‘what about us?’

Play Movie

‘what about us?’


to Katherine Kennard
reading this story


Winter 2024

‘what about us?’

There is something magical about the winter light in the Swiss mountains: a clarity that makes everything in sight perfectly defined. The contours of the mountains, the edges of the roofs, the trimmed trees, the curved lanterns on the streets. And then the sun emerges, ascending behind a peak, as clear as the air itself.

agobay NS 0025 helga ritsch 2L0A2757
agobay NS 0025 helga ritsch 2L0A2789
agobay NS 0025 helga ritsch 2L0A3619

As its timid warmth caresses the narrow stone paths between buildings and the streets, the biting cold lingers in the unheated houses of ancient times. Within them, the air feels so pure that it almost stings your nostrils with each breath. It penetrates deep within, and there it stays.

agobay NS 0025 helga ritsch 2L0A2806
agobay NS 0025 helga ritsch 2L0A2838
agobay NS 0025 helga ritsch 2L0A2839
agobay NS 0025 helga ritsch 2L0A2791

As we sit in a room of Helga Ritsch’s atelier house in Soazza, enveloped by its dark, warm wooden walls, it’s as though we were suspended between worlds – the crispness of the outside and the subdued darkness of the inside. Despite its stark, unadorned presence, the house radiates a depth and aura that feels deeply primal, as if it were there to make us feel embraced and protected. This marks the first of numerous dualities we’ll discover. With Helga we’ve entered a realm that questions and reveals the intricate layers of existence, both knowingly and unknowingly. What begins as something diametrically opposed gradually reaches a state of equilibrium, in a perpetual dance where each side alternately takes the lead.

agobay NS 0025 helga ritsch 2L0A3618
agobay NS 0025 helga ritsch 2L0A3441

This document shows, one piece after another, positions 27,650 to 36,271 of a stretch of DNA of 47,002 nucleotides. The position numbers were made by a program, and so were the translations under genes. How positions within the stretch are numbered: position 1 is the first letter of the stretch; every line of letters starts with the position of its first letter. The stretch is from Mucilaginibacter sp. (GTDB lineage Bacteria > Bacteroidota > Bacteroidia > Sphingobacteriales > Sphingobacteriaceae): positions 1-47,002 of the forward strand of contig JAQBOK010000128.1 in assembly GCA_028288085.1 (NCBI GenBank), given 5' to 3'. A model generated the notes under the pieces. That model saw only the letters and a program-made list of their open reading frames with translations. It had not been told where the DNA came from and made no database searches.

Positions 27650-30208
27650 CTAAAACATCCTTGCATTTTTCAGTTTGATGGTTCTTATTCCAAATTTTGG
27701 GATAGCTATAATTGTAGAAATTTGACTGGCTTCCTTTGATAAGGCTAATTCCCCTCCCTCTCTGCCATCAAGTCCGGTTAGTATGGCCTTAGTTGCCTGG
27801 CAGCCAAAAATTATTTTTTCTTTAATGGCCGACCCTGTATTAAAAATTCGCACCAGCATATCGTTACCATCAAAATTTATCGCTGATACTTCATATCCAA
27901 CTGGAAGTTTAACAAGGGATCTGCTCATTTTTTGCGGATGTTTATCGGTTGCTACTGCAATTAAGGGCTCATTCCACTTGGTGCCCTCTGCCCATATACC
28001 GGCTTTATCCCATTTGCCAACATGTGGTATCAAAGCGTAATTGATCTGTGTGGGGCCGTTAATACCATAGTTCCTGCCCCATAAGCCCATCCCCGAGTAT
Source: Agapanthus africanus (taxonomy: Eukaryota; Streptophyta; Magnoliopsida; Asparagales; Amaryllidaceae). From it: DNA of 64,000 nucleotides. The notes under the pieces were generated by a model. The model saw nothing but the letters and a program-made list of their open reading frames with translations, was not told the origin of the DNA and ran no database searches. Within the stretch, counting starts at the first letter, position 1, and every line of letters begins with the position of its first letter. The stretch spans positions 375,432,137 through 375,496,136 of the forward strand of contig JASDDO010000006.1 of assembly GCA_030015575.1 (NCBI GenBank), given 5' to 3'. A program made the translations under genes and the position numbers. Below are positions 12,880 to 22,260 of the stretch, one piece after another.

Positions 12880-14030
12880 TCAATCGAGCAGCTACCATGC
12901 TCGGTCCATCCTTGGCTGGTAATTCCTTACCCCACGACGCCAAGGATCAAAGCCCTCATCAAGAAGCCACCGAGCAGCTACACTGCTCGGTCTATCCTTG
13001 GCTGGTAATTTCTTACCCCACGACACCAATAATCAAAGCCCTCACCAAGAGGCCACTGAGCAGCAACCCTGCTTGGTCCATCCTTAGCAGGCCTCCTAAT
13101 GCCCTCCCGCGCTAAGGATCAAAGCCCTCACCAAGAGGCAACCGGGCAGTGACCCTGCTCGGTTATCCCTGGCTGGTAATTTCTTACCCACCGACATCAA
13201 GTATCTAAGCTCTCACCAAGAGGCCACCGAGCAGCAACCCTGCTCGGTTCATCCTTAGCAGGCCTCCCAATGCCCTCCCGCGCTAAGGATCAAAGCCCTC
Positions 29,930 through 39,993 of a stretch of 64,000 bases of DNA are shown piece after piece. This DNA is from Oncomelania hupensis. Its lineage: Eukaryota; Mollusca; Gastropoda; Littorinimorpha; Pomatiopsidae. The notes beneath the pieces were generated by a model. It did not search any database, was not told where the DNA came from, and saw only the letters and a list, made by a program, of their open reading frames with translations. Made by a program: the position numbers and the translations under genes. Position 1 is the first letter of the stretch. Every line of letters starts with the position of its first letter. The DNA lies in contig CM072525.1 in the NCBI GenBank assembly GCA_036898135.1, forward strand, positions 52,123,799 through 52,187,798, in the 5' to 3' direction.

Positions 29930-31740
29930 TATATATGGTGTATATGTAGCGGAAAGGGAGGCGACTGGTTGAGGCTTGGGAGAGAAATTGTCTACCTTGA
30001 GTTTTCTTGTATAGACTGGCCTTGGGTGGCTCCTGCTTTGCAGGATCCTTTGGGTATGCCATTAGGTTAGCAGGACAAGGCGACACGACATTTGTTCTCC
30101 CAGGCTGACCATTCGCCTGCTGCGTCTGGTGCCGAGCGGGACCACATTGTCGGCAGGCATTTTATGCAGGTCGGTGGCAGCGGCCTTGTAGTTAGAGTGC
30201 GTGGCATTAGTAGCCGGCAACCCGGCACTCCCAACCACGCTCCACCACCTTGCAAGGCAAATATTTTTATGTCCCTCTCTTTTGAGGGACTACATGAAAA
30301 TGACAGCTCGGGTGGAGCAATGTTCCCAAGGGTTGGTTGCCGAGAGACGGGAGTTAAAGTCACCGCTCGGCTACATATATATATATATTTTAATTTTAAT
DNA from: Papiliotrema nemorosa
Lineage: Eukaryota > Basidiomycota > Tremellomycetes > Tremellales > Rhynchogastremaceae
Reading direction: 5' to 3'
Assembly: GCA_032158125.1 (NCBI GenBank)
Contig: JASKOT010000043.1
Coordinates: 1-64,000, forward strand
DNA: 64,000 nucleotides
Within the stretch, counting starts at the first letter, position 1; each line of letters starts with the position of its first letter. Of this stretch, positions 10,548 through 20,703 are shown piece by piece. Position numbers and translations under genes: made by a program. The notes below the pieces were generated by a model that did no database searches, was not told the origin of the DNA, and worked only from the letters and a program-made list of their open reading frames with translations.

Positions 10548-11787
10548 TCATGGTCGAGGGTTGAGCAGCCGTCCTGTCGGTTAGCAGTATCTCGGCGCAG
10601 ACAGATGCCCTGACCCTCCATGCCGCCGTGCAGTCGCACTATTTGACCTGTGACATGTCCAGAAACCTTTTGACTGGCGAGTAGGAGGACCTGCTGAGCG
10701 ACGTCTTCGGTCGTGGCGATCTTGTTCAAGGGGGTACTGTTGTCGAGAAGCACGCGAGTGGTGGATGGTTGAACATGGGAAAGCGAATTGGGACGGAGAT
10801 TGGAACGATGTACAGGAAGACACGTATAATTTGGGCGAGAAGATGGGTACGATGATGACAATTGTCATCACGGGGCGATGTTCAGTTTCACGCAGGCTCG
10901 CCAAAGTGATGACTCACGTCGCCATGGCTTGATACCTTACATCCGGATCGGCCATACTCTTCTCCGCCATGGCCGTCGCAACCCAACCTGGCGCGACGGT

agobay NS 0025 helga ritsch 2L0A3240

It isn’t until the late morning that the sunlight appears in the atelier house. Low on the horizon, it casts atmospheric beams of light across the room that feel almost palpable in the distance. This is one of Helga’s favourite rooms: it is here where she spends much of her time when she isnt working. Regularity doesn’t suit her, which led to her decision to cease commission work long ago. She might immerse herself in her work from dawn till dusk for days on end, only to then spend days or weeks without creating a single piece. During these quiet spells, she often finds herself seated in this room, on one of the three minimalist wooden chairs, lost in a book. As someone who has pursued different interests throughout her life, she reads multiple books at once. Between the many volumes, titles on German philology and architecture appear frequently, reflecting her academic and professional background in these areas.

Life moulds us, not always to our desires, but to what we truly need. That’s been my journey.


agobay NS 0025 helga ritsch 2L0A3066

The deeper your acquaintance with her grows, the more it seems she has led multiple lives. Mention this, and instead of the genuine pride you might anticipate, her demeanour shifts, as if a momentary sadness has overshadowed it. True to her straightforward nature, Helga doesn’t leave you guessing: she’ll openly tell you that her diverse and intense pursuits have taken a toll on her health. While she considers herself an extrovert, experience has taught her what her body and mind need most: time for herself and herself alone. It’s something she has always found in Soazza, which is perhaps the reason that she has been recently spending most of her time here.

agobay NS 0025 helga ritsch 2L0A3651
agobay NS 0025 helga ritsch 2L0A2818
agobay NS 0025 helga ritsch 2L0A3632
agobay NS 0025 helga ritsch 2L0A2833

This place soothes her being. While her eyes sparkle as she talks about Milan, its vibrant buzz and lively atmosphere, acknowledging that some thrive in such a city without hankering after any personal space, she knows she needs some distance for herself. So, this space – her space – with its shallow roofs, its many small rooms and its overall purist look becomes the ideal canvas, not just for her individual pieces but also for her being.